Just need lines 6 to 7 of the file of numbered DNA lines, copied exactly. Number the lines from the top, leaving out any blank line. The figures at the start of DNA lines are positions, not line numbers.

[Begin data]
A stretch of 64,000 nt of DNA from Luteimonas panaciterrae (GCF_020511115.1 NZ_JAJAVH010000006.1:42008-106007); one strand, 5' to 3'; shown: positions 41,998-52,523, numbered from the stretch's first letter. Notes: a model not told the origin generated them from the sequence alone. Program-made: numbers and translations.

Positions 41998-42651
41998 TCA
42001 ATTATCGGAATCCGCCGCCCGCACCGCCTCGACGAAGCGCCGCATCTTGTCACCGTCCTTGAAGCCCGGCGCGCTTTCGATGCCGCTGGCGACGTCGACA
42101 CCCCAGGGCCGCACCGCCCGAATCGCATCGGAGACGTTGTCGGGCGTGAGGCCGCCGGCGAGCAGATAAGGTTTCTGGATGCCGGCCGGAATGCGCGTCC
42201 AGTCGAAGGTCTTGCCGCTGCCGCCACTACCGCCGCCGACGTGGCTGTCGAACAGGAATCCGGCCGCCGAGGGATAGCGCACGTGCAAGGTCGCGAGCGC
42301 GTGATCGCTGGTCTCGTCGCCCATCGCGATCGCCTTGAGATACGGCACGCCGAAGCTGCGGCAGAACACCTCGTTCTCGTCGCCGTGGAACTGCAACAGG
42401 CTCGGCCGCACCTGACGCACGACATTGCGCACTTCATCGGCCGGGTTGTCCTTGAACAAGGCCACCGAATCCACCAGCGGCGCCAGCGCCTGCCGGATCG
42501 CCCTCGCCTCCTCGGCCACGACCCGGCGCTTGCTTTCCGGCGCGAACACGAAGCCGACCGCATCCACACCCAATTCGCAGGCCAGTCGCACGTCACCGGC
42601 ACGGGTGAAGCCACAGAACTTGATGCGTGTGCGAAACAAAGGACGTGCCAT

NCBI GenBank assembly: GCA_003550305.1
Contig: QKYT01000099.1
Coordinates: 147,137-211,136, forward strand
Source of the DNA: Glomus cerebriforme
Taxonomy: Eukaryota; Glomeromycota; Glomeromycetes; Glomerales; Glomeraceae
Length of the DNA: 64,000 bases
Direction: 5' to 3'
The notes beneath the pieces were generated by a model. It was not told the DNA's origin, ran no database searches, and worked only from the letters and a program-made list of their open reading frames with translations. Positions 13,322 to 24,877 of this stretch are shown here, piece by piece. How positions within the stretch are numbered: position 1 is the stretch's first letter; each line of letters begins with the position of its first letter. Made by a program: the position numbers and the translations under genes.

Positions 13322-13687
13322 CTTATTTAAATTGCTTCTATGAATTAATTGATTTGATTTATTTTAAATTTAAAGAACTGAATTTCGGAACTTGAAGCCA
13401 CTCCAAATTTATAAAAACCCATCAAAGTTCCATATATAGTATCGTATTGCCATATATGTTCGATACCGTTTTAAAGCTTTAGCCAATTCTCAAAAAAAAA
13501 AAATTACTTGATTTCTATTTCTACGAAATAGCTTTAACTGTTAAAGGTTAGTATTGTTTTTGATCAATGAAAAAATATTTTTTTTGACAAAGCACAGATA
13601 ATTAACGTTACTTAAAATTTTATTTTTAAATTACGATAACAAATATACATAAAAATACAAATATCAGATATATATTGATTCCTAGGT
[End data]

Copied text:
42201 AGTCGAAGGTCTTGCCGCTGCCGCCACTACCGCCGCCGACGTGGCTGTCGAACAGGAATCCGGCCGCCGAGGGATAGCGCACGTGCAAGGTCGCGAGCGC
42301 GTGATCGCTGGTCTCGTCGCCCATCGCGATCGCCTTGAGATACGGCACGCCGAAGCTGCGGCAGAACACCTCGTTCTCGTCGCCGTGGAACTGCAACAGG